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    The race for Queens District Attorney could very well become a proxy battle between Queens County Democratic Party Boss Joe Crowley and the young Latina upstart who defeated him in last years’ Congressional Primary, U.S. Rep. Alexandria Ocasio-Cortez, according to political observer and attorney John O’Hara, who is also active in the wrongfully convicted movement.

    U.S. Rep. Alexandria Ocasio-Cortez

    Queens Democratic Party Boss Joe Crowley

    O’Hara notes the race features three well-monied candidates entrenched in the Queens Democratic Party Machine as the suddenly Queens branch of the Democratic Socialists of America (DSA) ready to host a candidates forum on Thursday.

    The three entrenched candidates are Queens Borough President Melinda Katz, City Councilman Rory Lancman and former Supreme Court Judge and Assistant District Attorney Greg Lasak.

    O’Hara believes the DSA and Ocasio-Cortez will back Tiffany Caban, a young progressive staff attorney for New York County Defenders, who graduated from New York Law School in 2012.

    Tiffany Caban

    “It makes sense for the DSA and Ocasio-Cortez to back Caban. She can fit the profile of her supporters, young, female and Latino, and Ocasio-Cortez can raise money for her. I never heard of anyone lose an election because they are too young and the Queens DA office is a cesspool of corruption – even worse than it was under former Brooklyn DA Joy Hynes,” said O’Hara, adding people are looking for a change and it won’t come from three white candidates.

    O’Hara said all indications are that Crowley will put the party support behind Katz, but noted that Lancman as a district leader just voted for Crowley to remain Queens County Democratic Party Chair about a month ago.

    While Crowley’s backing along won’t win or lose an election for a candidate, his real power is in contesting petitions, which is due to start Feb. 26, said O’Hara.

    O’Hara said while candidates need 4,000 signatures to get on the ballot, it will take many thousand more to withstand a petition challenge.

    O’Hara also noted that the demographics are on the side of a candidate such as Caban as Queens now has a larger percentage of non-white voters and the younger whites that have moved into Astoria and Long Island City tend to be millennial progressives.

    O’Hara’s scenario aside, Katz, Lancman and Lasak all have a huge campaign war chest over anybody the DSA endorses and decides to throw their considerable army of support behind.

    Queens Borough President Melinda Katz

    Katz has raised $1,037,224.04 for her campaign, including $206,311 since January 9, the day longtime DA Richard Brown announced he would not be running for re-election.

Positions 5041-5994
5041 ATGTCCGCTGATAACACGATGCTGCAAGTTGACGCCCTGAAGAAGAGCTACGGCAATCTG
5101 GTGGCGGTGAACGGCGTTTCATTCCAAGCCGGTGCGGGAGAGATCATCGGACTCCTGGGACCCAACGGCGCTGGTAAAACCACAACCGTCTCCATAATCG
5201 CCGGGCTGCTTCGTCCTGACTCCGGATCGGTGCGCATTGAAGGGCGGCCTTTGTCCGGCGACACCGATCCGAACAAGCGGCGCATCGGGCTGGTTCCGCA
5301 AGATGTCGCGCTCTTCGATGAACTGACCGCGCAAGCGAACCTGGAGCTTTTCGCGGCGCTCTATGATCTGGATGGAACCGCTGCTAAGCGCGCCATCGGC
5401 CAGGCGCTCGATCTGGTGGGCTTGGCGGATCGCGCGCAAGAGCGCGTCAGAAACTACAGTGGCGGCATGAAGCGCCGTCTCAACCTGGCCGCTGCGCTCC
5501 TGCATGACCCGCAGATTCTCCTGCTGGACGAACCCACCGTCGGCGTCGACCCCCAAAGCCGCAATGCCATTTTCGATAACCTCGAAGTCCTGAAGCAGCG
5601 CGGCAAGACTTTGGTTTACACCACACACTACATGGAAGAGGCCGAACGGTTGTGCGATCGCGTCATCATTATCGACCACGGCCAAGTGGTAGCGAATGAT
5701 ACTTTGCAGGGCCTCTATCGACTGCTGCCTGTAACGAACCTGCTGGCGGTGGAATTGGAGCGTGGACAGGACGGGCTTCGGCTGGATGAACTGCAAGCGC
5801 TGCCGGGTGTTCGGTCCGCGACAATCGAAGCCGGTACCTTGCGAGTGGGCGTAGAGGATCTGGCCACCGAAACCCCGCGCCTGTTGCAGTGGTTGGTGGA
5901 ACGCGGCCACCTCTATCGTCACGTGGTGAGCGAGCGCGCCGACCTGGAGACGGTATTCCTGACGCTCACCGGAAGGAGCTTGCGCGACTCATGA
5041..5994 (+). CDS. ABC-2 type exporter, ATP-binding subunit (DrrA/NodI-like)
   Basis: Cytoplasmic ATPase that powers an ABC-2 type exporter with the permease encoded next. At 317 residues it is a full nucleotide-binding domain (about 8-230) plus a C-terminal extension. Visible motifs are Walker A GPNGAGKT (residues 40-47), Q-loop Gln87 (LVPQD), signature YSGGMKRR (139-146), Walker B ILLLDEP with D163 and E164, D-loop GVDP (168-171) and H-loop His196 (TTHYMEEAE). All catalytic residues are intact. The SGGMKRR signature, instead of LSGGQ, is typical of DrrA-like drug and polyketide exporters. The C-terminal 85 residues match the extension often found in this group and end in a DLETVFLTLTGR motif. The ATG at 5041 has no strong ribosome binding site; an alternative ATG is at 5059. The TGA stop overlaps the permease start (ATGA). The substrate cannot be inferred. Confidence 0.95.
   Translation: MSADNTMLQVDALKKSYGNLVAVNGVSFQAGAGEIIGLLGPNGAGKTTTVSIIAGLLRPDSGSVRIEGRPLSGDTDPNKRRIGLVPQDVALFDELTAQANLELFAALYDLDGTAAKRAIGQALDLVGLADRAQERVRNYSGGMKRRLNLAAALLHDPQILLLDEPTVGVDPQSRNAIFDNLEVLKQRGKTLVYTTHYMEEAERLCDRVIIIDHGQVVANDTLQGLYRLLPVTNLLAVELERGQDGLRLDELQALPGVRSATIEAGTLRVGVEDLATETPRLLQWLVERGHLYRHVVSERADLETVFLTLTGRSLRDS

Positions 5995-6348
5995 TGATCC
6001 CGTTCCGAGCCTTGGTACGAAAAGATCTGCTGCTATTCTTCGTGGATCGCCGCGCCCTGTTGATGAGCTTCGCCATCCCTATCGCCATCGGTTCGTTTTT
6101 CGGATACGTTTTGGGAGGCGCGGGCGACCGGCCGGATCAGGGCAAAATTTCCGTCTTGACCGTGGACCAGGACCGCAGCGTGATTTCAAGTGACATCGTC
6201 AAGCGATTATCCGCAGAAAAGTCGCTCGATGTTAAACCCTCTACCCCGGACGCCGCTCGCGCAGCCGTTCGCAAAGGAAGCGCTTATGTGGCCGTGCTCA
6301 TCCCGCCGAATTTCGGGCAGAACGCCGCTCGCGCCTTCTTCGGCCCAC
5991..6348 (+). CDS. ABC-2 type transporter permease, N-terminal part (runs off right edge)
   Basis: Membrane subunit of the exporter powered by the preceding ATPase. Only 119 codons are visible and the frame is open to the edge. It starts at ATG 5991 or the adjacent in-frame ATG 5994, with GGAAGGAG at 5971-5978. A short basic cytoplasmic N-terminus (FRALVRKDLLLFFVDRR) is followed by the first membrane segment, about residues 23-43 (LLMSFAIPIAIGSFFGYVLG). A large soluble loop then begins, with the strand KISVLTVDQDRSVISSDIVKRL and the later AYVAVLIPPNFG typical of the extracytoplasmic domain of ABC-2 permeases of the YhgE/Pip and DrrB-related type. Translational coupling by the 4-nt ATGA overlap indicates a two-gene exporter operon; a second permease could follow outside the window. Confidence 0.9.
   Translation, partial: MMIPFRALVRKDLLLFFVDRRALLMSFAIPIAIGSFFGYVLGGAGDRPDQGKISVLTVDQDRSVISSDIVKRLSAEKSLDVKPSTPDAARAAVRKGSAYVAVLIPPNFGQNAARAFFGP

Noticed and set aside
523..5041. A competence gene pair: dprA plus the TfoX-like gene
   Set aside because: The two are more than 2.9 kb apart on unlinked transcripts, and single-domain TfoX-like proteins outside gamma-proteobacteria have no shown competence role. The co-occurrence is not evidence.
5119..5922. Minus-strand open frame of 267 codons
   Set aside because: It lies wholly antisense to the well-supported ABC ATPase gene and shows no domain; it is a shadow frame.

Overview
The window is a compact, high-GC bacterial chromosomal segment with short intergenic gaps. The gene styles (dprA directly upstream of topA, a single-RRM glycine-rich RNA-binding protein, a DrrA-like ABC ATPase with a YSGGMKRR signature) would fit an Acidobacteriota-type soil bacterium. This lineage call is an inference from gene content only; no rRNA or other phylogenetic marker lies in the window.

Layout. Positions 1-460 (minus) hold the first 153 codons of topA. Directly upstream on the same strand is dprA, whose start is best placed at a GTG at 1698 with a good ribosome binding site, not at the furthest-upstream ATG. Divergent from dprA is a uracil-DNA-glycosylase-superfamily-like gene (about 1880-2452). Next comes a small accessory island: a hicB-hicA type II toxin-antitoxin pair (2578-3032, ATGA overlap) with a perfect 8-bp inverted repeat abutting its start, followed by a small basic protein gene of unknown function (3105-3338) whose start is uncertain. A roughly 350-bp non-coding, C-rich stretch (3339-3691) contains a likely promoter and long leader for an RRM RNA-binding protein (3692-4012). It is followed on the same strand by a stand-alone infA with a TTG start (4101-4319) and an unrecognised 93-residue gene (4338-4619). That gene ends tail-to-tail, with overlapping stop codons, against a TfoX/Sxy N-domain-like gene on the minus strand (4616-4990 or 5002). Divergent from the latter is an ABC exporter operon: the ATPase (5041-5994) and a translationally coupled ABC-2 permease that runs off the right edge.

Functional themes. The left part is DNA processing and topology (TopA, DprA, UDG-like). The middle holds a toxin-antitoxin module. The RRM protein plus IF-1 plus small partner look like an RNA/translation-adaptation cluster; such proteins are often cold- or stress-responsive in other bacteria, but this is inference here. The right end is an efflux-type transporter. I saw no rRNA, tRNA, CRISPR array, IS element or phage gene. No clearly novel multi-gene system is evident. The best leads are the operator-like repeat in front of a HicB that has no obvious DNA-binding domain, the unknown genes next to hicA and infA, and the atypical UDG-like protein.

“I am very proud of our fundraising efforts and it is clear our pledge to bring important and much-needed criminal justice reform to Queens is resonating with the community. The people of Queens are eager to see an end to cash bail, a commitment to discovery reform, an end to marijuana prosecutions, and an emphasis on rehabilitation and prevention along with prosecution. I am ready to be the partner in justice Queens needs to make our borough safe and our criminal justice system fair for all of us,” said Katz.

    City Councilman Rory Lancman.

    Lancman has raised over $1.1 million, and has nearly $1 million in cash-on-hand for the race.

    “Support and momentum are growing all across Queens, as people see that our campaign represents real reform of the criminal justice reform — ending the New Jim Crow, where thousands of people of color a year are given criminal records for the rest of their lives for low-level offenses that shouldn’t be in the criminal justice system at all; prosecuting crimes against working people, women, immigrants, homeowners, and tenants; and holding law enforcement, including the police and our own office, to the highest standards of accountability,” said Lancman.

    Greg Lasak

    Lasak reported raising more than $800,000.

    “I’m proud of the support that we’ve garnered across Queens County around my candidacy for District Attorney,” Lasak said, adding that, unlike the politicians in the race, he was unable to raise any campaign money until he retired from the bench in September.

    Jose Nieves, a prosecutor in the state Attorney General’s Office, also registered a DA campaign committee to run with the state Board of Elections.

    The primary is slated for June 25.

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